OGDENSBURG – If you’re planning a family vacation this spring break or more serious travel this summer, Claxton-Hepburn Medical Center has some things for you to consider that can make your trip safer and healthier.
Whether your destination is Disney World, Denver, or Denmark, there are certain things people can do, with a bit of planning.
The Center for Disease Control and Prevention (CDC) and Claxton-Hepburn recommend that people be proactive, prepared and protected when it comes to the health of your family and friends while you are traveling.
Being proactive is taking the steps to anticipate any issues that could arise during your trip. Not every illness or injury can be prevented, but planning ahead can help deal with them.
It’s helpful to prepare a pre-departure checklist. Take care of routine dental and medical check-ups before you leave. Leave plenty of time to get your vaccinations before you set off. Have your doctor record all your vaccinations and take the certificate on the trip with you. Don’t let an accident to your glasses, contact lenses or dentures ruin your holiday. Always take a spare. If you take medication, take enough to last your entire trip and a few days more in case you experience travel delays. Check your health insurance coverage as health coverage doesn’t always travel with you. Make sure you have health insurance documentation for all people traveling in your group.
If you are flying, current security concerns can make it difficult, if not impossible, to carry some things in your carry-on. You should contact your airline or the Transportation Safety Administration (TSA) before you even start to pack, so that you are aware of restrictions and can avoid problems at the airport. Always leave yourself enough time to get through security at the airport. The general rule is to arrive two hours before your flight.
The American Academy of Family Physicians has some recommendations to avoid jet lag. Drink plenty of water, during and after the flight to avoid dehydration. Don’t drink lots of alcohol or take unnecessary medication while in flight. Avoid overeating. Sleep well before the flight. Exercise while on the plane. Walk around the cabin to get blood circulating in your feet and legs. Try stretching in your seat as well. If you have a lay-over, use this time to walk around the airport and get some activity in.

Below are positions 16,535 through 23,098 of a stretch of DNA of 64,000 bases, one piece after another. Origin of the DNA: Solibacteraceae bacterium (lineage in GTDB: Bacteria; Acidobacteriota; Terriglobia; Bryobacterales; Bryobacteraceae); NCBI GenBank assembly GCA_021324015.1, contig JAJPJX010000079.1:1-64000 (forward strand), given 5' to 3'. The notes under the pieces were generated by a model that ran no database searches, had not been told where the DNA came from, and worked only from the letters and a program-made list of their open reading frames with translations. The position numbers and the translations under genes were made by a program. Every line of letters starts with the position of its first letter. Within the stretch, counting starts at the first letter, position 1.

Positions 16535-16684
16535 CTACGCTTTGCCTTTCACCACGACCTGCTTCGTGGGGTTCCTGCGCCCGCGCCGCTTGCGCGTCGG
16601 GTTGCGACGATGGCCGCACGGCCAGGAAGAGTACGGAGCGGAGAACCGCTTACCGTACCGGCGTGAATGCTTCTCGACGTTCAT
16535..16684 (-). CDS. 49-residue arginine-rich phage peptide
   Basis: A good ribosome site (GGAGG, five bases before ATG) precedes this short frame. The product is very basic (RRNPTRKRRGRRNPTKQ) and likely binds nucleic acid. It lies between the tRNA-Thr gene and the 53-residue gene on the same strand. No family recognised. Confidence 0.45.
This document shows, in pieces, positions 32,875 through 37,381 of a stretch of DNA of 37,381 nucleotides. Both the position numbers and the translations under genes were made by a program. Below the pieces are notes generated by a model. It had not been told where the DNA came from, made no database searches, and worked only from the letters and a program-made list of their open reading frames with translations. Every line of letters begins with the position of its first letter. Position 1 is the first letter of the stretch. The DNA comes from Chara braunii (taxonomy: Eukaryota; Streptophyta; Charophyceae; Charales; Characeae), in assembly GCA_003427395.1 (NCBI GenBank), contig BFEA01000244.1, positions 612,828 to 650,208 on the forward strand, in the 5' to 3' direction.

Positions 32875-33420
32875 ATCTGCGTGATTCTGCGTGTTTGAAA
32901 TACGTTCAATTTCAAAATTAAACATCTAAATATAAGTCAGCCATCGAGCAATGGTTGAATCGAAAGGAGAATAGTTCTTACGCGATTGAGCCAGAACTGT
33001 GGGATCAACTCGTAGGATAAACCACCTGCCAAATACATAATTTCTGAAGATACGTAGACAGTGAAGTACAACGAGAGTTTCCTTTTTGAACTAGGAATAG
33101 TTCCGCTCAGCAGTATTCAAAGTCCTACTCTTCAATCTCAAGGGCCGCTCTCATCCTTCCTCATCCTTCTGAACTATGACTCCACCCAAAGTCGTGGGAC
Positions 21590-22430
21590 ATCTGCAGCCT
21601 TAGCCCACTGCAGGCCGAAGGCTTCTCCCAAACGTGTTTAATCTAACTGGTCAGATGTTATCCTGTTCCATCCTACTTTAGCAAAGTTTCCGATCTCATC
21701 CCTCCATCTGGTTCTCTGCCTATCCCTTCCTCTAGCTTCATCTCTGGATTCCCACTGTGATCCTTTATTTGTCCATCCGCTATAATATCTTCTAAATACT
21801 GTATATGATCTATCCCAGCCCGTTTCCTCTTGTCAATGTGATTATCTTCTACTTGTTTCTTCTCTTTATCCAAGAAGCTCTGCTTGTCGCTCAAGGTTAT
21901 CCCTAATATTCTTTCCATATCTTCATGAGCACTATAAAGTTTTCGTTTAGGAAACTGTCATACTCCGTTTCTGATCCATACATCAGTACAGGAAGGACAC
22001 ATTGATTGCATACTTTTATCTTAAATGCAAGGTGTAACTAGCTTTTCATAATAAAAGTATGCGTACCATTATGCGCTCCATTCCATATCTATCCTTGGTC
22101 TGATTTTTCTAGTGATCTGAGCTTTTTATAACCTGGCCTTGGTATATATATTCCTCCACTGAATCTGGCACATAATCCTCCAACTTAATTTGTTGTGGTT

It’s important to pay attention to your health during your trip. According to the CDC, care in what you eat and drink while traveling abroad may be the most important health rule. Remember: boil it, cook it, peel it or forget it. Eat only food that has been thoroughly cooked and is still hot or fruit you’ve peeled yourself. Travelers should avoid salads, undercooked vegetables, unpasteurized milk and dairy products such as cheese, raw meat and shellfish.
If in doubt, the number one rule is don’t drink the water, and that includes ice. Always assume the worst when it comes to drinking water and plan accordingly. Don’t us water direct from the tap. Sterilize water by boiling it vigorously for at least five minutes. When drinking bottled water or canned drinks clean the area of the bottle or can which will come in contact with your mouth. Use only sterilized water for brushing your teeth, cleaning any cuts or cleaning contact lenses.
Diarrhea is a common traveler’s complaint, sometimes associated with changes in water and food. CDC says, while rarely life threatening, diarrhea can last up to a week and may be more serious in children. CDC says that diarrhea sufferers should drink plenty of safe fluids to avoid dehydration.
The CDC recommends these other health tips to ensure you have a safe and health vacation. Use sunscreen and insect repellant as directed. Do not take risks with your health safety. Limit alcohol intake, and do not drink alcohol and drive. Wear a seatbelt. Wear protective gear when doing adventure activities. And finally, pay attention to your health when you come home.
For more travel health and safety tips visit www.cdc.gov.